“We did not see any increased activation of the parts of the brain normally engaged during reasoning,” said Drew Westen, director of Clinical Psychology at Emory. “What we saw instead was a network of emotion circuits lighting up. . . . Essentially, it appears as if partisans twirl the cognitive kaleidoscope until they get the conclusions they want, and then they get massively reinforced for it, with the elimination of negative emotional states and the activation of positive ones.” In short, “Partisan beliefs are calcified, and the person can learn very little from new data.”
The 2008 Shift Report takes note of this study, concluding, “[I]t appears that we avoid the discomfort of contradictory facts when they challenge a particular decision or belief – denial equals emotional homeostasis. This observance has a strong bearing on how one confronts an existing worldview and considers ways to change it. Those who accept the maxim, ‘Growth is good,’ for example, will resist other perspectives even in the face of evidence that such a conviction may be slowly killing us. The media is complicit in reinforcing such entrenched assumptions, and the inability to distinguish between reality and fantasy becomes an enduring characteristic of the cultural soup.”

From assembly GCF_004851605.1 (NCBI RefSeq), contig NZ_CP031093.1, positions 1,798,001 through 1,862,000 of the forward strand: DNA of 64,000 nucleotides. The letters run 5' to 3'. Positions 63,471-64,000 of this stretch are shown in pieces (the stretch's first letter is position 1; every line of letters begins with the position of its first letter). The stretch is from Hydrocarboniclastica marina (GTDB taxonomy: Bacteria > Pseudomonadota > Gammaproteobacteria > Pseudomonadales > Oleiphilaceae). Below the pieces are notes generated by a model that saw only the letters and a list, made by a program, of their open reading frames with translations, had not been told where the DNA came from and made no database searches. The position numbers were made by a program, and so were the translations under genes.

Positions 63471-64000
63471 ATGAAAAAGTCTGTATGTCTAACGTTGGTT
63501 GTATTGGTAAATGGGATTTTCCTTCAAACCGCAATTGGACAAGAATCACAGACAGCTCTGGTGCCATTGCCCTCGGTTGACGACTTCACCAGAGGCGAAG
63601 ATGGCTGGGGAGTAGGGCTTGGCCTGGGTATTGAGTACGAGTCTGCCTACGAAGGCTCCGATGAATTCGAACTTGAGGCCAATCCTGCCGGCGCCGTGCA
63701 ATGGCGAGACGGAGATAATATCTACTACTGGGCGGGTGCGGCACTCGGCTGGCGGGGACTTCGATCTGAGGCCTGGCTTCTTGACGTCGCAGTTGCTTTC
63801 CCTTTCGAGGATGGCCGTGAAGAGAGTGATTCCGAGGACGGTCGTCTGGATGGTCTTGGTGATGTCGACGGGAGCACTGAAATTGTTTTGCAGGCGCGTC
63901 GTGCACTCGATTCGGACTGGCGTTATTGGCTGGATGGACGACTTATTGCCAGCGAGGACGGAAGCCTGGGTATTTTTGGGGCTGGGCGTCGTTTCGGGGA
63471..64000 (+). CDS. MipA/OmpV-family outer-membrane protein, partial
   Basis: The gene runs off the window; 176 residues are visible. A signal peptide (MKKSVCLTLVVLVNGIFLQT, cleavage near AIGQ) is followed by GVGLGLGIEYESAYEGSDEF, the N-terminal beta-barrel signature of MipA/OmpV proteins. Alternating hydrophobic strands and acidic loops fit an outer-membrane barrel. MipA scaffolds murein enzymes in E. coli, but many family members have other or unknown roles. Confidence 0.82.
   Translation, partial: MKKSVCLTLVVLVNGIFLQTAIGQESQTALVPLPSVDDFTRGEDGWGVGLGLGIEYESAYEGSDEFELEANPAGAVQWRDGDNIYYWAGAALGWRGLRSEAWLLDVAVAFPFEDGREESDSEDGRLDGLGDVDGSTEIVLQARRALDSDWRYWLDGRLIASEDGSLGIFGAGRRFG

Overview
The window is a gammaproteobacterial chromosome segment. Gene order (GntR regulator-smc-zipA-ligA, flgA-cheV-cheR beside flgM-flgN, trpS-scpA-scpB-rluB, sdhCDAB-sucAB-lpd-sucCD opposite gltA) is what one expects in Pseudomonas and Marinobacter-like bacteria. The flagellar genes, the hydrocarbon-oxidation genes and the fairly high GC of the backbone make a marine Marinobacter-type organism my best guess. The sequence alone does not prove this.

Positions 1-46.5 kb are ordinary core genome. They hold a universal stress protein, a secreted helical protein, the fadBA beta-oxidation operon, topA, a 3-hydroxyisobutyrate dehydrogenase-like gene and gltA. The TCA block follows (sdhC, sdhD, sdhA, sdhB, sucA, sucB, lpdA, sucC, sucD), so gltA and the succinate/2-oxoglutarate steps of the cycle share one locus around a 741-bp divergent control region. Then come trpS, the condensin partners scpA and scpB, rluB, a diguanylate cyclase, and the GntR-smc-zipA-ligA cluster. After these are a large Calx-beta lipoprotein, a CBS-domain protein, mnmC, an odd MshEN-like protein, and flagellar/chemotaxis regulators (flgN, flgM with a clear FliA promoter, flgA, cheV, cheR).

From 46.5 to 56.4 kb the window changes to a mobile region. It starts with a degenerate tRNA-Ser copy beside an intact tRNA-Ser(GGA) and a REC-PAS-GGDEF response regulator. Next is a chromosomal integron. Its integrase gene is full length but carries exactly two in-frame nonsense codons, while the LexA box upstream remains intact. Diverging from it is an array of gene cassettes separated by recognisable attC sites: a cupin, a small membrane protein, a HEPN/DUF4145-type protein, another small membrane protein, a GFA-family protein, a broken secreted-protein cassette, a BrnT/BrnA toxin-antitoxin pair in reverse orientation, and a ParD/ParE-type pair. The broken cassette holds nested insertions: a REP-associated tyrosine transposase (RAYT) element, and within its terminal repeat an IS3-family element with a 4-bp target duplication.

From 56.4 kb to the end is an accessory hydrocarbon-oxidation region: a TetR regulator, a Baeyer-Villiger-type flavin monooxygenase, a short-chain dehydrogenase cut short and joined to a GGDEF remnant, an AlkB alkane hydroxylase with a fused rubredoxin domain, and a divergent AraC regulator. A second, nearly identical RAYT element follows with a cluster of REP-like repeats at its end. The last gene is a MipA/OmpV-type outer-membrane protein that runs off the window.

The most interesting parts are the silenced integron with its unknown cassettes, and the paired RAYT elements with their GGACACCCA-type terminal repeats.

Two years after IONS published The 2008 Shift Report, the catastrophic oil spill in the Gulf of Mexico riveted the world’s attention with an ecological crisis whose impact has yet to be fully measured and whose ripple effect is expected to continue for decades. In 1971, the same year that Apollo 14 astronaut Edgar Mitchell envisioned IONS, Joseph Chilton Pearce presented humanity with a guide to transcending toxic, irrational cultural conditioning in his book The Crack in the Cosmic Egg: New Constructs of Mind and Reality. This now seminal work argued that our notions of the world form a shell of culturally reinforced, rational thought, which in turn creates a vicious circle of reasoning that robs our minds of power and prevents us from reaching our true potential – that which lies beyond the crack in the fragile eggshell of our known world. Ironically, it was the cracks in the sea floor of the Gulf of Mexico this past spring that attempted to break through calcified neural nets and institutionalized ignorance. The year 2010 may go down in history as the year denial was no longer a functional way for Americans to live their daily lives.